I first heard of Sudhir Venkatesh while reading Freakonomics, where the chapter “Why do drug dealers still live with their moms?” explores the financial realities of a gang and was based on Sudhir’s time spent observing a Chicago gang.
So I was eagerly awaiting this book (which is subtitled: a rogue sociologist takes to the streets, rogue apparently being in vogue now since Levitt’s book was about a rogue economist.) and it lived up to my expectations.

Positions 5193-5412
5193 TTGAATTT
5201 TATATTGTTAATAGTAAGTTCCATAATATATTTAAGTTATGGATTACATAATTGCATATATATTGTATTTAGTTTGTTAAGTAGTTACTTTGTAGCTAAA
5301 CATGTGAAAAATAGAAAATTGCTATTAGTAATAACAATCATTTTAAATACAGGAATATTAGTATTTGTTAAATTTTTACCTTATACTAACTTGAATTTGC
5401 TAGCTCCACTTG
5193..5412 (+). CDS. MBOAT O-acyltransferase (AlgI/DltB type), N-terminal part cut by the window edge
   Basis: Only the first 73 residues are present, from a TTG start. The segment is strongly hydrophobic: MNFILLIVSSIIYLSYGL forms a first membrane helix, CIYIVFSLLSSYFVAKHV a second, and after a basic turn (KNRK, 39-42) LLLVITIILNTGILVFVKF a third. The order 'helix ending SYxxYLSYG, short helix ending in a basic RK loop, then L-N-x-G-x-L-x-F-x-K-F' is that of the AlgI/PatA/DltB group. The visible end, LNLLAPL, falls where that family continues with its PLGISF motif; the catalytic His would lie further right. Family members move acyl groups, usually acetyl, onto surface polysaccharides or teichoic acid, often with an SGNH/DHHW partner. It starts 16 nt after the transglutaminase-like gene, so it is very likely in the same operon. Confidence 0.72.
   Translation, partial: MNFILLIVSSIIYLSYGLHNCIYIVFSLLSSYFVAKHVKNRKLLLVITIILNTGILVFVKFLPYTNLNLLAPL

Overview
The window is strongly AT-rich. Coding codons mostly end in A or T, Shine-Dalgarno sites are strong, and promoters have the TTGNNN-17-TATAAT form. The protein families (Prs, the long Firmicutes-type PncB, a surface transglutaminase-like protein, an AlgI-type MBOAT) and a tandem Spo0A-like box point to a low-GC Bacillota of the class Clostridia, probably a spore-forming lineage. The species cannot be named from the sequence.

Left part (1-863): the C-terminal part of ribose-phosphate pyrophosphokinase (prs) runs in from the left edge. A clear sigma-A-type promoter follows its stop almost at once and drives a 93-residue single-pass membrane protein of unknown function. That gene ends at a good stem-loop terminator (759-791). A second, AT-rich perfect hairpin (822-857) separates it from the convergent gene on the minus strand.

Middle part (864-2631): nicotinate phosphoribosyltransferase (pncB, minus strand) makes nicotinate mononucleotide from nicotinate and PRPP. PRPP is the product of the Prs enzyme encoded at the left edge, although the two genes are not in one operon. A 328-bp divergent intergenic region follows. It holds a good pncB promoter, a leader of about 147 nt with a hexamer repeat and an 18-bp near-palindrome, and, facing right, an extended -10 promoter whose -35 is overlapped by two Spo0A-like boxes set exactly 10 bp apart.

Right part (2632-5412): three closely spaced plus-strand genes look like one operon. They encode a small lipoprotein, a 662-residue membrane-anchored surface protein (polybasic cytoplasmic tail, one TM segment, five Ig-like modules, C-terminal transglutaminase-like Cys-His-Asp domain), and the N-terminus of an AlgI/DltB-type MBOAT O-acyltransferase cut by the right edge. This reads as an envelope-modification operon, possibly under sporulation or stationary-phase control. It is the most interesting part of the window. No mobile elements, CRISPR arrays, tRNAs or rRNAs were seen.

The author documents his 6 years (? I think, as the time-line isn’t super clear) spent “observing” in a Chicago projects and the access the gang leader, J.T. gave him. The book is readable, and does raise issues, but not in a preachy way. Sudhir’s struggle about the legality of what he is doing is interesting and realistic. It’s also a rare look at what it’s like to live in the “projects.” (something I know nothing about). The ending comes quickly and a bit anticlimactically, as in 1996 the Robert Taylor Homes are set for demolition, and Sudhir’s graduate studies have come to an end and he’s off to Harvard.